If a vehicle loan is causing you financial distress, then a refinance may be a great choice to cut your monthly payments and your lifetime cost of the loan. Some banks and credit unions are offering vehicle refinances to 1.99%. If, for example, you have an 8% vehicle loan with about $18,000 remaining on the loan, cutting the loan to about 2% will save you about $50 a month, or about $3,000 over the life of a 5-year loan. However, a vehicle loan refinance at low rates is only available to people with high credit scores.
A cash-out vehicle loan, called by some lenders an auto equity loan, is also offered by many banks and credit unions. Rates vary, but as of this writing in March 2012, Wells Fargo offers rates in the 4% to 5.5% range, depending on the region of the country and credit score of the applicant. Some banks charge a $200 loan application fee, and require the borrower be a homeowner or have other active accounts in that bank or credit union. The applicant's credit score is an important part of the approval process, so a low score may disqualify a potential borrower.
You are in luck if you want to refinance a federal student loan, as there are several programs available. See the Bills.com article Consolidate Student Loans to learn more about consolidating federal and private loans. The good news here is that a high credit score is not always necessary for a student loan refinance.
A home equity loan is another form of mortgage. Before the term "home equity loan" was invented, people called these "second mortgages." The 2008 mortgage bubble burst took with it the home equity loan market. Few banks and credit unions offer these today in earnest. Those that do accept applications do so from people with very high amounts of equity in their property, and who have high credit scores. If you own a property outright, consider a home equity loan even if your credit score is not pristine.
It is pretty clear from the discussion above that a bad-credit debt consolidation loan may not be possible. Almost all new loans, and most refinances, require the borrower to have something other than a low credit score. Also, even if you have a high credit score, a consolidation loan may be an expensive means to handle debt. The good news is you have other options to resolve debt, and two we discuss below do not require a high credit score.
If your the debt causing you distress is from credit cards, consider Consumer Credit Counseling Service (CCCS). These companies help people with financial counseling, budget planning, and debt management plans (DMPs). In a DMP, the CCCS arranges a new payment amount with each of your creditors that is based on a lower interest rate. You then make a monthly payment to the CCCS, which distributes the funds to creditors.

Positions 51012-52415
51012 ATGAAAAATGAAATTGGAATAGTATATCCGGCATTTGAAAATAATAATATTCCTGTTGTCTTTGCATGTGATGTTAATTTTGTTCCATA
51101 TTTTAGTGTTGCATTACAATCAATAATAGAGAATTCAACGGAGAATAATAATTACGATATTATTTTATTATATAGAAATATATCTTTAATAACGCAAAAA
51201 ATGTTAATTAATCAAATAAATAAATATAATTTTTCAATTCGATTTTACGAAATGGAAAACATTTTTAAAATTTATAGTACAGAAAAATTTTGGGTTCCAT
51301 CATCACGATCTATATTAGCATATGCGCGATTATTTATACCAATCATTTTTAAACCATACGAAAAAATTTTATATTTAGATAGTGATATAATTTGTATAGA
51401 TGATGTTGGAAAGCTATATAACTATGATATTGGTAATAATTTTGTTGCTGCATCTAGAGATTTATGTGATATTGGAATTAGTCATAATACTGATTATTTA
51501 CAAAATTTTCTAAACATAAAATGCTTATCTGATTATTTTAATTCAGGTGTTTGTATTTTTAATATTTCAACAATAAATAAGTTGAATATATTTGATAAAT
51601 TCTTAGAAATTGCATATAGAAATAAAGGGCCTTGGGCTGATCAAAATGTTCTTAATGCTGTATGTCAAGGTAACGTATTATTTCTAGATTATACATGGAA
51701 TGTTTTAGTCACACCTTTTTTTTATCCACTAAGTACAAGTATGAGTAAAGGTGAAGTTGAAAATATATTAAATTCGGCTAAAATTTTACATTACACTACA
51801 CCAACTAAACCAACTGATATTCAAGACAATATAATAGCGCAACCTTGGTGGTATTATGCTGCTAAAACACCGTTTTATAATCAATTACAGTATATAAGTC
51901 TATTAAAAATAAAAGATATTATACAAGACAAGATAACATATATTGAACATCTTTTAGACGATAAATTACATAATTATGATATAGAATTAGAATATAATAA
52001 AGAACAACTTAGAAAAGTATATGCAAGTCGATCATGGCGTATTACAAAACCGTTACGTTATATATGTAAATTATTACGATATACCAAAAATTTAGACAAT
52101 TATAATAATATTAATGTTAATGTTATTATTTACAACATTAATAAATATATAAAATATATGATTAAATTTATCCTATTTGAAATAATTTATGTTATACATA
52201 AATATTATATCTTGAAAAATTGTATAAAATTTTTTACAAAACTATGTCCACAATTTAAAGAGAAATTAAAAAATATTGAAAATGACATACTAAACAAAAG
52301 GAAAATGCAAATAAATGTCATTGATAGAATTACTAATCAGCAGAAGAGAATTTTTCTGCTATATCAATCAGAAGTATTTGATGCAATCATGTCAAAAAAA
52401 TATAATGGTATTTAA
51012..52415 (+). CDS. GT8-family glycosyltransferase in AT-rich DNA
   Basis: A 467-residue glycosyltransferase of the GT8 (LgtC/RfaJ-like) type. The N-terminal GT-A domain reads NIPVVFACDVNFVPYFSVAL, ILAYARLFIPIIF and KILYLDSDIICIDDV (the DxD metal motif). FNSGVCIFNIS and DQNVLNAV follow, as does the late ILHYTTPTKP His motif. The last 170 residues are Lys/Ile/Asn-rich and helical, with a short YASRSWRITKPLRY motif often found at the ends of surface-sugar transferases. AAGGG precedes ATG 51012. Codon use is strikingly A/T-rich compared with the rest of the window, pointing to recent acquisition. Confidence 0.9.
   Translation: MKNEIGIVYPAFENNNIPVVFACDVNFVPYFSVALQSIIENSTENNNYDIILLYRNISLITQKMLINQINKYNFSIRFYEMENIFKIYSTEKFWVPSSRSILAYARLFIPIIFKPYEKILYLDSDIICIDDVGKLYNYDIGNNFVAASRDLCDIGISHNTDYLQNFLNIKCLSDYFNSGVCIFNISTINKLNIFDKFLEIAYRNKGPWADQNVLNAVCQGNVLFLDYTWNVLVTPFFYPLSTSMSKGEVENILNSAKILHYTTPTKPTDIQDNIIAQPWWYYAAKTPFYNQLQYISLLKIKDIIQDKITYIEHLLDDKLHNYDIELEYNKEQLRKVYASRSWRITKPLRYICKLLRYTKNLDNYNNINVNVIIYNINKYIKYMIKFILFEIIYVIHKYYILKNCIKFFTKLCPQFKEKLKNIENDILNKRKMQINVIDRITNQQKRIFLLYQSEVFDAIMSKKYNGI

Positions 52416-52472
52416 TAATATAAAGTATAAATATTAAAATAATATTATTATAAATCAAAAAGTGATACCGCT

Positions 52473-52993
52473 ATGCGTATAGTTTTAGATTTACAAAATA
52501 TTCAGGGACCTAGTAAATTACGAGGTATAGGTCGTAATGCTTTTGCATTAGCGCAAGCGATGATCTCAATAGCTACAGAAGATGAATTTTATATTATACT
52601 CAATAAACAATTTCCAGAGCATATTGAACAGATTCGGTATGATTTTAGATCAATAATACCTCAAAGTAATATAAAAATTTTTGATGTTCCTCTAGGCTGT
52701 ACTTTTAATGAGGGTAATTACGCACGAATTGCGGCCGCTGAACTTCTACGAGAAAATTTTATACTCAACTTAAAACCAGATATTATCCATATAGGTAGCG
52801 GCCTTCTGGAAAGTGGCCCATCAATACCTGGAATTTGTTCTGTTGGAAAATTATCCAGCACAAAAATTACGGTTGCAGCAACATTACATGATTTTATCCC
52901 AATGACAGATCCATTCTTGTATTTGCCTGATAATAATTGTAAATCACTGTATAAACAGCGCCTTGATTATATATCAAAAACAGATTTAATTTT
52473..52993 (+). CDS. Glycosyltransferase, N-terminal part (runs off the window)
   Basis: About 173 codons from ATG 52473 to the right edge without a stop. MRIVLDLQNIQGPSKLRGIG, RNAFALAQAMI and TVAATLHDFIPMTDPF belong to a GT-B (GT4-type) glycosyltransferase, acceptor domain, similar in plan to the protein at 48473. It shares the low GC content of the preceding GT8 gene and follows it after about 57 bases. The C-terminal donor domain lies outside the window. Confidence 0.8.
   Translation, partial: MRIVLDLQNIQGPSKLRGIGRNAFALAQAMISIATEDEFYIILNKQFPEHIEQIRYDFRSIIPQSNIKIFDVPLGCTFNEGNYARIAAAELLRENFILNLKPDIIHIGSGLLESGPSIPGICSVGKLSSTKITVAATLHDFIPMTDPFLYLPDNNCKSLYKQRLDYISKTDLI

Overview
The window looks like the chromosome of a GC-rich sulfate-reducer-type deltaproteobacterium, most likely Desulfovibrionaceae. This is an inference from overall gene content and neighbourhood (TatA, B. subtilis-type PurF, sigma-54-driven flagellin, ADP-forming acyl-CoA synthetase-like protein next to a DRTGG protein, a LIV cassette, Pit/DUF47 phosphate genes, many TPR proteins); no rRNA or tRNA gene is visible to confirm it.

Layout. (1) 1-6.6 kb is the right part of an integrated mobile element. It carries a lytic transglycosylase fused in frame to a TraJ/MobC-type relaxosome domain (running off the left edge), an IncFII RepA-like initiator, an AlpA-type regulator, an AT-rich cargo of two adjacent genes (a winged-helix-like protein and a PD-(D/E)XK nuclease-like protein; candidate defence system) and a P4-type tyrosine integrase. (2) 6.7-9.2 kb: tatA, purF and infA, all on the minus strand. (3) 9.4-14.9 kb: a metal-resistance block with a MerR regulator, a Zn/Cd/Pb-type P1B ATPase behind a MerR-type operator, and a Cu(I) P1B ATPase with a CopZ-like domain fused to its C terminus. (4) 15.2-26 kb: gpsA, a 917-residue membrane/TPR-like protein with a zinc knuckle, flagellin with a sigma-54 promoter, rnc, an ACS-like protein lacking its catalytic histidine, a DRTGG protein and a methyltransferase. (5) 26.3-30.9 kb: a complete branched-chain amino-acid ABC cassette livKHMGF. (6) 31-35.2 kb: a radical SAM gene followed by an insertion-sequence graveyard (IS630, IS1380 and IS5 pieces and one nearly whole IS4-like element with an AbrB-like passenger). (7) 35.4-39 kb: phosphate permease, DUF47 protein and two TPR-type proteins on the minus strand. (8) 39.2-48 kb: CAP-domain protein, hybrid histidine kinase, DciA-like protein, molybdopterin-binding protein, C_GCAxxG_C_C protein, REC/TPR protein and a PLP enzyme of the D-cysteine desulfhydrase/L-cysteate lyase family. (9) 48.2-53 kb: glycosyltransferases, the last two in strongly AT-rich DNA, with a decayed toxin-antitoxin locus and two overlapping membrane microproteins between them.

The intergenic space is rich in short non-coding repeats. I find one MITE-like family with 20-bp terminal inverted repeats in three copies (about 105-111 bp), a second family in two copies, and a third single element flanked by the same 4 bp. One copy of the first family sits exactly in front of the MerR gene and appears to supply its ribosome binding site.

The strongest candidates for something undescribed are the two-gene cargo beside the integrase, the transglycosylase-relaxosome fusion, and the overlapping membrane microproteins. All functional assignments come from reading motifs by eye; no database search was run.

Like everything in life, CCCS has positives and negatives. The positive is you repay 100% of your debt to your creditors. This results in a light impact on your credit score, although being in a DMP is mentioned on a consumer's credit report.
The negatives vary according to your goals. Depending on the creditors, the CCCS may not be able to reduce your monthly payments enough to reduce your financial distress. Second, being in a DMP will reduce your chances to obtain a loan while you are in the program, so you may not wish to enter a DMP if you anticipate any large purchases, such as home or an auto, soon. Third, the average DMP takes 5 years to complete.
Debt settlement is an alternative to CCCS, consolidation loans, and bankruptcy. Rather than making monthly payments to your creditors, debt settlement companies negotiate lump-sum settlements with creditors, often reducing debts substantially.
The positives of debt settlement are speed and cost. Debt settlement programs usually take 3 to 4 years to complete, and this varies based on the creditors, the amount of debt, and how much a consumer contributes to their plan each month.
The downsides are related to how debt settlement works. The consumer stops paying creditors, which has negative consequences. Your credit score will decrease while in the program, and you will be exposed to your creditor's collection efforts, including letters calls, and threats of lawsuits. However, if you are unable to afford to pay your creditors, the hit to your credit scores and the inconvenient calls are worth the benefit of ridding yourself of credit card debt in a short period of time.